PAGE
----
Colorado public and charter schools are now mandated to teach the Holocaust and genocide under the bill passed last June and signed in July.
The intent is good. The importance is obvious (especially if you are Jewish or part of another survivor community). The curriculum is next to impossible.
A host of potential pitfalls, many of them excruciating, face the development of this Holocaust curriculum. These pitfalls, Ithink it safe to say, are unprecedented. I don’t think the State Board of Education, which is mandated with developing the curricular standards, has faced something of this scope and complexity.
If the Holocaust that is taught is limited to “six million victims” or “death camps” or “mass murders” or “gas chambers” or “Nuremberg laws” or “cattle cars” and the like, one could not deny that this conveys the brutality of the Holocaust. But does it? Really? This is a critical question: How much brutality should a curriculum include in order to be true to the Holocaust?
Should one include that the Nazi cut off women’s breasts, threw living babies in fire pits, gave kids candy and then when the kids opened their mouths to eat them the Nazis shot them dead, forced girls to take off their blouses in order to clean latrines with them, after which the Nazis wrapped the girls’ faces with the excrement-saturated blouses and laughed uproariously — the unspeakable list goes on and on and on.
It is not just the students whose capacity to absorb all these curricular standards must be taken into consideration. It is also the capacity of the high school teachers. I wouldn’t want to be the high school teacher deciding whether to teach the brutal facts of the Holocaust, or paper it over with generalizations or abstractions.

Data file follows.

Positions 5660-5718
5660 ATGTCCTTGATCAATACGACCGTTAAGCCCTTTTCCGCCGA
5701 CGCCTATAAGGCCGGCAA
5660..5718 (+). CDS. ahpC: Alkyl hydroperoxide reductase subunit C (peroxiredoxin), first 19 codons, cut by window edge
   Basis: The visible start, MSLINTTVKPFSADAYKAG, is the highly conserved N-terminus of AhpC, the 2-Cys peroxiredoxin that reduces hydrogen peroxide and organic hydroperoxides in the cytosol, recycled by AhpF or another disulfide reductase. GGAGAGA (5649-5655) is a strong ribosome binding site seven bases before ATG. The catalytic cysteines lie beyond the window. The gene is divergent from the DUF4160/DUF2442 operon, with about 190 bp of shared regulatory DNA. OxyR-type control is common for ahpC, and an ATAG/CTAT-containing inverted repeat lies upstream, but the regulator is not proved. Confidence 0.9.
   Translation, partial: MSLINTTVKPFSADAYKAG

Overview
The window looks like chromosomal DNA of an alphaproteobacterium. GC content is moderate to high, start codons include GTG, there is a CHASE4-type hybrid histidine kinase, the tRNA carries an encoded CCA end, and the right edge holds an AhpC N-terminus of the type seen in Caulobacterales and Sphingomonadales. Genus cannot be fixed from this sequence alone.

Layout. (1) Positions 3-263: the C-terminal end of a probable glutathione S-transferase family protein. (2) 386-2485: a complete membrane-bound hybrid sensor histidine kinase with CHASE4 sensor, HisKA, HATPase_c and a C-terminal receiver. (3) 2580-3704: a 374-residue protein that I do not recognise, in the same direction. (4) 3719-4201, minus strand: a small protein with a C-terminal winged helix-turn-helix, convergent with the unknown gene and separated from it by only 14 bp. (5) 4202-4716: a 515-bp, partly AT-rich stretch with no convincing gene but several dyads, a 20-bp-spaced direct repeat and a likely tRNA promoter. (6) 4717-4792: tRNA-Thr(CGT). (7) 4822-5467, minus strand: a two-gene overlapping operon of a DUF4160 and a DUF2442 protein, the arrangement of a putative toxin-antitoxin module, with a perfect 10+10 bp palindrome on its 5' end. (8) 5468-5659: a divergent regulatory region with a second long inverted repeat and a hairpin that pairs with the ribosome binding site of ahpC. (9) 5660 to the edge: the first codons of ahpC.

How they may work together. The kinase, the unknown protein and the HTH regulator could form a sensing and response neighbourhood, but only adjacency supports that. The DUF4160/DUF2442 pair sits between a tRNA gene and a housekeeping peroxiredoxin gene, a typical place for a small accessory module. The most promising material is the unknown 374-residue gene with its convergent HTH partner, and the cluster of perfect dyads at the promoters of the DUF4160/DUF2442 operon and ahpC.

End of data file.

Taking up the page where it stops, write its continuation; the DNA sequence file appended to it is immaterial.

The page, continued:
2. “Lessons” and exploitation
If the Holocaust is taught in order to convey that once hatred begins, there is no telling where it will end, well and good. If the point of teaching the Holocaust is to be on guard against hate, well and good.
But this is far more complicated than it sounds, because there is virtually no event in history that has been more exploited, abused and distorted than the Holocaust.
The Holocaust has proven to be the perfect seedbed for promoting contemporary agendas whose connection to the Holocaust is tenuous at best, and that is being kind. The “lessons” of the Holocaust have been used, and abused, on all sides.
Here is an incomplete, recent list of people or organizations that have derived “lessons” from the Holocaust, or compared contemporary conditions to the Holocaust, all of which drastically distort the Holocaust:
• Amcha, protesting a Mel Gibson movie
• Anti-vaxxers in New York’s Rockland County, protesting a school ban on unvaccinated children
• A congressman in Florida, invoking Joseph Goebbels in speaking about Democrats
• Pro-immigrant activists in Arizona posting this sign in the state capitol: “Achtung! Papers Please!! Schnell!!” (with a swastika imprinted over the words)
• An Israeli deputy defense minister, speaking about Hamas-generated damage inflicted on Gazans
• An imam in Calgary, likening Muslims to Jews facing the Holocaust
• Joan Rivers, speaking about models
• Israeli residents of the Gaza Strip (before Israel’s withdrawal from Gaza), wearing yellow stars